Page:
The reason I’m grateful for this today isn’t really relevant to the post itself. The simple fact is that there was a situation presented to me that brought back an awesome lesson that’s been bouncing around in my brain since the conversation.
When I set the goal of running my first marathon I followed the training plan I selected almost exactly as it was laid out. There were over 16 weeks of runs laid out for me, specifically, how many miles would I run each day. I’d studied what it was like to train for a marathon and read a few books about what to expect, what was important, how to select nutrition and gear, and everything possible related to running 26.2 miles.
Each week I ran what I was told run. I focused on my goal of completing the marathon and didn’t let myself get distracted with delusions of grandeur of trying to hit a specific time. Even when it hurt and felt awful I still followed through on the plan. If you ever want a fun story ask me about my first 10 mile run, my first 15 mile run, and my first 20 mile run. I remember them each clearly even though they were over a dozen years ago.
I studied the course and had it memorized. When we’re the uphills. Where were the water stations. I took care of the logistics. Where would we stay the night before? How would I get to the starting line.
By the time it was race time I had put in all the work. I had prepared almost to the best of my ability. Everything was ready, it was simply up to me to put one foot in front of the other forty thousand or so times. It was time for me to perform.
Guess what happened?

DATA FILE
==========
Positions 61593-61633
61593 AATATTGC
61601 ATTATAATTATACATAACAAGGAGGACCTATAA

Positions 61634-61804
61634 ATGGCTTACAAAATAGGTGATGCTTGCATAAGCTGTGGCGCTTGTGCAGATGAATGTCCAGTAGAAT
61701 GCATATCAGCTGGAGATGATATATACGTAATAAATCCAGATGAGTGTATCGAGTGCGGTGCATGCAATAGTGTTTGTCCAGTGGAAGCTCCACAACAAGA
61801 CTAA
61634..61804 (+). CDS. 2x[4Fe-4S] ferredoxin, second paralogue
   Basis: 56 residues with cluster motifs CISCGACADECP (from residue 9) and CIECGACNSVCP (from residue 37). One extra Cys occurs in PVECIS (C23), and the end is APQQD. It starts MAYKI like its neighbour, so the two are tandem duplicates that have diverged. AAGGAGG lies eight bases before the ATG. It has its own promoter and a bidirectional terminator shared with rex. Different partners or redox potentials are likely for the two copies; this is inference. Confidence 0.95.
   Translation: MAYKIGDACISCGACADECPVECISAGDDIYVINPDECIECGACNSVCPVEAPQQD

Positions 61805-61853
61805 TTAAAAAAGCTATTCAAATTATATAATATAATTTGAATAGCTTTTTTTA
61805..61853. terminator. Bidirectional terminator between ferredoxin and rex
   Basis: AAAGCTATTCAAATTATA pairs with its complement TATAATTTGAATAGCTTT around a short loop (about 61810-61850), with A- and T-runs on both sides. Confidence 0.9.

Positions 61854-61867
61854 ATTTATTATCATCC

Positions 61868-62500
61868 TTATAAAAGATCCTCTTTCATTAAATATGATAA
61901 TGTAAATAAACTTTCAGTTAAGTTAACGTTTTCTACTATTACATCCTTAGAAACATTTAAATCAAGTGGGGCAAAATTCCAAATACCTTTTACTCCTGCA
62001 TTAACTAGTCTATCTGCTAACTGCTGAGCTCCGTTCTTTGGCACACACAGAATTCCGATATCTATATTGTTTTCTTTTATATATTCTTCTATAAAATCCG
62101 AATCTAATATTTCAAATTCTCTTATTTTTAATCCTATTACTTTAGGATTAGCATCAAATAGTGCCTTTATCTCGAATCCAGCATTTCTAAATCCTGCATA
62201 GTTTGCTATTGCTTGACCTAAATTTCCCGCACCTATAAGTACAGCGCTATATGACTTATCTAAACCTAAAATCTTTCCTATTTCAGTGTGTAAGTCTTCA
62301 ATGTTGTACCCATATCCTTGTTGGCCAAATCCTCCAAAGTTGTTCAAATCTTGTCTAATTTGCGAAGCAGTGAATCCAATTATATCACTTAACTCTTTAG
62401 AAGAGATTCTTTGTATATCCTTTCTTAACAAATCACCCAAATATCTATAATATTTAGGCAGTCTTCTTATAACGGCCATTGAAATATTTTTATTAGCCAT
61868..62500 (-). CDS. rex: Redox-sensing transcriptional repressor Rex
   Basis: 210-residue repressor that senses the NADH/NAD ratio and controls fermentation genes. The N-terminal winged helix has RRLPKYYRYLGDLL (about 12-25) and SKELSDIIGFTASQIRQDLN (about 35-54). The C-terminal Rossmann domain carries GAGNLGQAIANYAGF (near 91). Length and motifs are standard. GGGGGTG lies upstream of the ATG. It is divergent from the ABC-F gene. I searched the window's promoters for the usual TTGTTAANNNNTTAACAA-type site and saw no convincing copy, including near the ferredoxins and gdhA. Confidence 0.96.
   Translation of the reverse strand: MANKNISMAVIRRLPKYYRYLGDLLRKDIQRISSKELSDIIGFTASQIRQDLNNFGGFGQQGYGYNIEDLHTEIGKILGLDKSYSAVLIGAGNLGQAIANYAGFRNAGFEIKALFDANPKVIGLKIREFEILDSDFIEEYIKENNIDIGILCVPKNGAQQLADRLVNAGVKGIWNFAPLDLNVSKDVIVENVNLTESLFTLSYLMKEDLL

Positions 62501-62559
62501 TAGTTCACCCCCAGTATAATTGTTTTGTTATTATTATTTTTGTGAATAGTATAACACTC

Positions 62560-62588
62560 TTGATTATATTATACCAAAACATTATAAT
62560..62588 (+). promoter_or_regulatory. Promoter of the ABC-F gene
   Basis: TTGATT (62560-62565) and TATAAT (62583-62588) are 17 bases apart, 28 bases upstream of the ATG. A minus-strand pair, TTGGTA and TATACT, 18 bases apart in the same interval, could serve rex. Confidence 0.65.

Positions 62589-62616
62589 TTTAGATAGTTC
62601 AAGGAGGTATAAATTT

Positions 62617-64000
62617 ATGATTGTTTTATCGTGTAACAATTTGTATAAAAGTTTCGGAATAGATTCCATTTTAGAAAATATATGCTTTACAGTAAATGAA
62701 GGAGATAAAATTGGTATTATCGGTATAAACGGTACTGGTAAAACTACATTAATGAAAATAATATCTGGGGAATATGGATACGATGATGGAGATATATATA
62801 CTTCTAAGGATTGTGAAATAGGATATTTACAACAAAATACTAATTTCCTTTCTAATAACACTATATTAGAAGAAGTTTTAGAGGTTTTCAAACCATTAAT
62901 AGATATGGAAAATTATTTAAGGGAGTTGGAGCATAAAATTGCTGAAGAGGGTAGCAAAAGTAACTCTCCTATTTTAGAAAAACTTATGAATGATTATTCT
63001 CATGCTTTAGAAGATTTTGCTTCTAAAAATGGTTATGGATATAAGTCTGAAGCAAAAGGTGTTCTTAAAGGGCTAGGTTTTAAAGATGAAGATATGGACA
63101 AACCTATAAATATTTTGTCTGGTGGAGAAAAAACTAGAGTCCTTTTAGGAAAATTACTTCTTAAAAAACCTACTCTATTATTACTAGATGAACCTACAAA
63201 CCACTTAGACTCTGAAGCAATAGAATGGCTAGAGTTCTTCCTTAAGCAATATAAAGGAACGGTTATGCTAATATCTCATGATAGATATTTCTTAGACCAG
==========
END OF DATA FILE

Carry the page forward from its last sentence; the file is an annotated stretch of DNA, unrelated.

My adrenaline was out of control. My imagination ran wild with crazy fears and concerns. I was panicking. I started second guessing myself, my training, my preparation, and my ability to finish the race. I got myself all worked up.
While I was in the middle of my freak out moment my little brother started joking around. I paused, took a deep breath, and told myself to chill. Next thing I knew Nick and I were joking away and helping each other relax and loosen up.
I started the race loose, I stayed calm, and I remembered all that I’d done in preparation for the race. I had already put in the work, followed the training, dug into what to expect, and had logged many, many, many miles of running to get myself ready for this moment. I told my panic, that self questioning voice in my head, to shut the hell up. I then did what I’d trained to do. One foot in front of the other. Over and over again until I crossed the finish line 26.2 miles later.
What did I learn from this? Put in the hard work, be gritty, and prepare as completely as possible. Once the pressure hits and I start to tense up it is the exact time to pause, breathe, and remember that I have prepared for this. I remind myself that I have put in the work and have trained, I need to be confidently relaxed and let the execution happen. Put another way – if I’ve put in the work to prepare there is no reason to panic, I am ready. All that is left is to execute.
Confidently relaxed. The best state of mind to be in to execute, to access that wonderful state of flow.
Sorry panic, there’s no room for you. Preparation took up all the seats on the bus before you got onboard. Sorry dude, you’ll have to wait for the next bus. This bus is headed to success.